TREMOR. ES IST IMMER KRIEG
by Annik Leroy
On screen, as a starting point, a growling, smoking volcano, and images literally turned upside down. The subtitle, “Es ist immer Krieg”, “it is always war”: words borrowed from Ingeborg Bachmann’s novel Malina. For as rare a film-maker as Annik Leroy, this is how the tone of her new film is set. Which war we are talking about here? From yesterday up to the present day, Tremor offers a backwards voyage in European History and the violence it has inflicted upon beings, upon the under-qualified, and the subaltern. Other landscapes will be explored which, as one might guess, do carry a history, testifying to sometimes visible forms of presence like those walls with hallucinated incisions by Fernando Nannetti, or as in that shore one might sense it is the Mediterranean. Places haunted by voices: Pasolini’s, Bachmann’s, Moravia’s, Freud’s or other anonymous ones, such as this mother’s, that child’s; voices expressing insistance, a refusal to give up, and anger. Let us hear once more Bachmann as she pursues by saying: "There’s always violence here. There’s always fighting going on here". A meditation and an epic poem, filmed in sumptuous black and white, Tremor understandably feeds off these figures to scream out anger, to offer an act of resistance, without any nostalgia nor any deploration, while all the energy of Scelsi’s Suite n°11 unfolds in long sequences. A film as message, as a way through the present time. As a weapon too, as the title’s tremor suggests – seismic vibrations accompanying the eruption of a volcano – and those final words: "Men do not cry, they fight."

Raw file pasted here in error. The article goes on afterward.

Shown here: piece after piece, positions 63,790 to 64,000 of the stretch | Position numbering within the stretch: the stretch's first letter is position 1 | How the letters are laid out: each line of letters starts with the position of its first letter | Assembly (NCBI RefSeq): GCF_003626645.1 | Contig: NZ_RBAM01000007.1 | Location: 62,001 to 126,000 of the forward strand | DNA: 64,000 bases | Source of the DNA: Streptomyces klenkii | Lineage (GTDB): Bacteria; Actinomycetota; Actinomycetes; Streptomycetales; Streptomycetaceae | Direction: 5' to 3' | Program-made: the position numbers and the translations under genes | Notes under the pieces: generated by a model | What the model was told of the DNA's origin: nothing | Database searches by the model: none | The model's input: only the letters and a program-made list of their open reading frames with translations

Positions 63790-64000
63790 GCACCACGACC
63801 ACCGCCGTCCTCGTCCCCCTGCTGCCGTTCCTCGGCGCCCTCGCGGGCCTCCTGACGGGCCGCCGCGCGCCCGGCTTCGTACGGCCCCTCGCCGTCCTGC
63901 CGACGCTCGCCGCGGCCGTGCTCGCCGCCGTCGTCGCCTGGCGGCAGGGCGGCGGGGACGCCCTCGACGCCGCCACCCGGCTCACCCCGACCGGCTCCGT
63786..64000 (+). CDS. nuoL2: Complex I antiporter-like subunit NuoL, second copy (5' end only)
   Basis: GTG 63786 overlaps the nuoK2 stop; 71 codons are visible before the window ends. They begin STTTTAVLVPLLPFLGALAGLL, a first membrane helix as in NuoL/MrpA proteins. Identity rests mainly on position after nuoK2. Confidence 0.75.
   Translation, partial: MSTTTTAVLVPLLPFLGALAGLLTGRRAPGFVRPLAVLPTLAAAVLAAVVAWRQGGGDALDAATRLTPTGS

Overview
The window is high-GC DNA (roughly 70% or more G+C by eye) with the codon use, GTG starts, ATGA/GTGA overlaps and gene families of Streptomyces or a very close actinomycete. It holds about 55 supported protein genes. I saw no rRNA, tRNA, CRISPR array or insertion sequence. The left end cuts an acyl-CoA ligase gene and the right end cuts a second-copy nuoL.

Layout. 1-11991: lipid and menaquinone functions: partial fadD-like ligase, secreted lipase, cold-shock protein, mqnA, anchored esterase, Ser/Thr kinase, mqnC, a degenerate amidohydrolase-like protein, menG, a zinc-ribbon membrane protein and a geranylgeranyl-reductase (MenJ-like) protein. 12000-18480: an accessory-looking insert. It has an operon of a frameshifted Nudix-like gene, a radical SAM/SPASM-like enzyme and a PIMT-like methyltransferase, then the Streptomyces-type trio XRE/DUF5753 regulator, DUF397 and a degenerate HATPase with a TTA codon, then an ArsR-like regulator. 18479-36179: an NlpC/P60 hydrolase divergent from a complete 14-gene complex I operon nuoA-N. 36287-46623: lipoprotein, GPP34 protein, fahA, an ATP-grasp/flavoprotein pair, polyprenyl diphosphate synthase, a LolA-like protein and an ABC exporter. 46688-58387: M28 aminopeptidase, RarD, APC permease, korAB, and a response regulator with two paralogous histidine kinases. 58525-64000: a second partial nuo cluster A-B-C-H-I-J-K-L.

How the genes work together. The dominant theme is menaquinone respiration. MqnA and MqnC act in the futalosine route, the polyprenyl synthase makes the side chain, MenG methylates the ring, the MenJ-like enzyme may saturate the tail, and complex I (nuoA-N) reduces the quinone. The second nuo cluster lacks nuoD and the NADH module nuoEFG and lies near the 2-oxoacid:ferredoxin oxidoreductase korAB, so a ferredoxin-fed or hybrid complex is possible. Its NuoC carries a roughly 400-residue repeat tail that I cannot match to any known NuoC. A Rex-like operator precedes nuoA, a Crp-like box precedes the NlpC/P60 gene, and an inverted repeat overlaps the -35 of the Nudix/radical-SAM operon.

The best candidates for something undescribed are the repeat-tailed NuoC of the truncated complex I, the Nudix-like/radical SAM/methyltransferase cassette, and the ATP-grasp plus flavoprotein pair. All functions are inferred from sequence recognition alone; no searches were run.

|original title:||Tremor. Es Ist Immer Krieg|
|directed by:||Annik Leroy|
|screenplay:||Pier Paolo Pasolini, Ingeborg Bachmann, Fernando Nannetti, Barbara Suckfüll|
|cinematography by:||Annik Leroy, Julie Morel, Els Van Riel|